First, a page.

Nutritional Facts of Apples

The long list of health benefits attributed to apples are due to the wealth of vitamins, minerals, nutrients, and organic compounds that are found in them. These important nutritional elements include vitamin C, vitamin K, vitamin B6, and riboflavin, as well as minerals like potassium, copper, manganese, and magnesium. Apples are also very good sources of dietary fiber, and a single serving provides 12% of the daily fiber requirement. The real value of apples lies in its organic compounds. It is packed with phytonutrients and flavonoids like quercetin, epicatechin, phloridzin, and various other polyphenolic compounds.

Health Benefits of Apples

The health benefits of apples include the following:

Digestion: Apples, being rich in fiber, help in the digestive process. Regular consumption of apples ensures smooth bowel movements and helps in preventing constipation and various stomach disorders. Fiber is an important part of any diet. It adds bulk to the stool and helps food pass through the digestive tract smoothly. Furthermore, it stimulates peristaltic motion so the muscles contract appropriately and move food along. Finally, it stimulates the release of gastric and digestive juices to ensure efficient uptake of nutrients, while simultaneously scraping excess cholesterol out of your veins and arteries to ensure proper heart health and reduce chances of atherosclerosis.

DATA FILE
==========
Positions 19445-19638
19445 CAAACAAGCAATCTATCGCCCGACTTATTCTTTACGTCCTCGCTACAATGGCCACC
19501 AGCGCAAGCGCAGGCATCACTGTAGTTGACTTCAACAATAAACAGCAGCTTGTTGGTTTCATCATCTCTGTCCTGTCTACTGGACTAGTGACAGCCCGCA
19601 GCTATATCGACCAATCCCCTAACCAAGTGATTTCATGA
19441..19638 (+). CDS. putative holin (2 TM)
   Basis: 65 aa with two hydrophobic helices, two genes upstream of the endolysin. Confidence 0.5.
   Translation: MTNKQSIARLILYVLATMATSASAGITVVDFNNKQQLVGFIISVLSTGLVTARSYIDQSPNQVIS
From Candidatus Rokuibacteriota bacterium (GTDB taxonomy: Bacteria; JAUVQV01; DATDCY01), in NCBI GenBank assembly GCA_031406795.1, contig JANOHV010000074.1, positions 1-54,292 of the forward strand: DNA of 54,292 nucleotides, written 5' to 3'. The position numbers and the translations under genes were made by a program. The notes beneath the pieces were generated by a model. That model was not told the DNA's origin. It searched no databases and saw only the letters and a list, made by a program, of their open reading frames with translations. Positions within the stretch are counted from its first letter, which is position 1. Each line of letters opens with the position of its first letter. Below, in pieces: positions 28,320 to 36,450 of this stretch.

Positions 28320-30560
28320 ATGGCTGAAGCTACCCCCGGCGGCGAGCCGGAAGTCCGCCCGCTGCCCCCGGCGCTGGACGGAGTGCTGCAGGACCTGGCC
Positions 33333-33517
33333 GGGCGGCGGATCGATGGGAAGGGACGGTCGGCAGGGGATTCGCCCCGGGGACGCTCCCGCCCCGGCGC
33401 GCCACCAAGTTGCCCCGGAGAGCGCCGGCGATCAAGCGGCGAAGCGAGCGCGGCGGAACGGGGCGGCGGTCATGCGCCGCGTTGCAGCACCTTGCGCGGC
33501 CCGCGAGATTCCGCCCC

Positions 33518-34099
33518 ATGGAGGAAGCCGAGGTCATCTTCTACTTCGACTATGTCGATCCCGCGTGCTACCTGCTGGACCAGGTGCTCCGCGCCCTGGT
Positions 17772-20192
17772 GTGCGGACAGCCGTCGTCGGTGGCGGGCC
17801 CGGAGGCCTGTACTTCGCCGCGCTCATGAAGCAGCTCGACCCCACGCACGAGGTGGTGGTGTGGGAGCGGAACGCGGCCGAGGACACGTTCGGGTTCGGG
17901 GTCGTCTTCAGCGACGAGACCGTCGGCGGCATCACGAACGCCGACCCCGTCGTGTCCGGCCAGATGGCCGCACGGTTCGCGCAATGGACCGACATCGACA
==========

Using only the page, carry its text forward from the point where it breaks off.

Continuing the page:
Cancer Prevention: The role of apples in cancer prevention has been a subject of study for some time, and while they have shown moderate improvement in various types of cancer, particularly breast and colon cancer, the most significant discoveries have been regarding lung cancer. Most fruits and vegetables have some sort of anti-cancer effects, but apples stand head and shoulders among the rest in terms of commonly consumed fruits. They show a distinct and undeniable capacity to reduce lung cancer and slow its spread if it does develop. Hypotheses usually speak to the high phytonutrient content, including kaempferol and quercetin, but the exact mechanism for apples’ impact on cancer is still largely unclear.

Digestive Health:  One of the most essential and overlooked parts of human health is the beneficial bacteria living throughout our body. Apples specifically help improve the functioning of the bacteria living inside of our large intestine, and early studies show that apples change the metabolism within the digestive tract, and change the balance of bacteria, which leads to improved health by maximizing nutrient uptake and eliminating harmful bacteria and toxins.

Anemia: Apples are useful in treating anemia since apples are a rich source of iron. Anemia is a deficiency of hemoglobin in the blood, which can be fixed by increasing your intake of iron, which is an integral part in the metabolism of red blood cells. By increasing the amount of red blood cells in the body, you not only prevent anemia, but also ensure proper oxygenation of essential organ systems to keep them functioning properly.